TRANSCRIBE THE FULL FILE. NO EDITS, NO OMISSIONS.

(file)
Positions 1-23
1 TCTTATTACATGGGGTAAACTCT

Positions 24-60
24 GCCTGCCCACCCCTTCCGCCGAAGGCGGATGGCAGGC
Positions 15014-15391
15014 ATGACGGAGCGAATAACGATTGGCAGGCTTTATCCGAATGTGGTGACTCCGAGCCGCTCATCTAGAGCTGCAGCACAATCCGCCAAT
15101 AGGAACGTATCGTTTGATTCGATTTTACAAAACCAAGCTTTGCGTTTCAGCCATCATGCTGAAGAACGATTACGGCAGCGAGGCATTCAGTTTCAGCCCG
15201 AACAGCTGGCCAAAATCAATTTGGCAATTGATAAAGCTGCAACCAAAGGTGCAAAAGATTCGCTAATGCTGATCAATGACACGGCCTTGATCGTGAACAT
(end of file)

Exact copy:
Positions 1-23
1 TCTTATTACATGGGGTAAACTCT

Positions 24-60
24 GCCTGCCCACCCCTTCCGCCGAAGGCGGATGGCAGGC
Positions 15014-15391
15014 ATGACGGAGCGAATAACGATTGGCAGGCTTTATCCGAATGTGGTGACTCCGAGCCGCTCATCTAGAGCTGCAGCACAATCCGCCAAT
15101 AGGAACGTATCGTTTGATTCGATTTTACAAAACCAAGCTTTGCGTTTCAGCCATCATGCTGAAGAACGATTACGGCAGCGAGGCATTCAGTTTCAGCCCG
15201 AACAGCTGGCCAAAATCAATTTGGCAATTGATAAAGCTGCAACCAAAGGTGCAAAAGATTCGCTAATGCTGATCAATGACACGGCCTTGATCGTGAACAT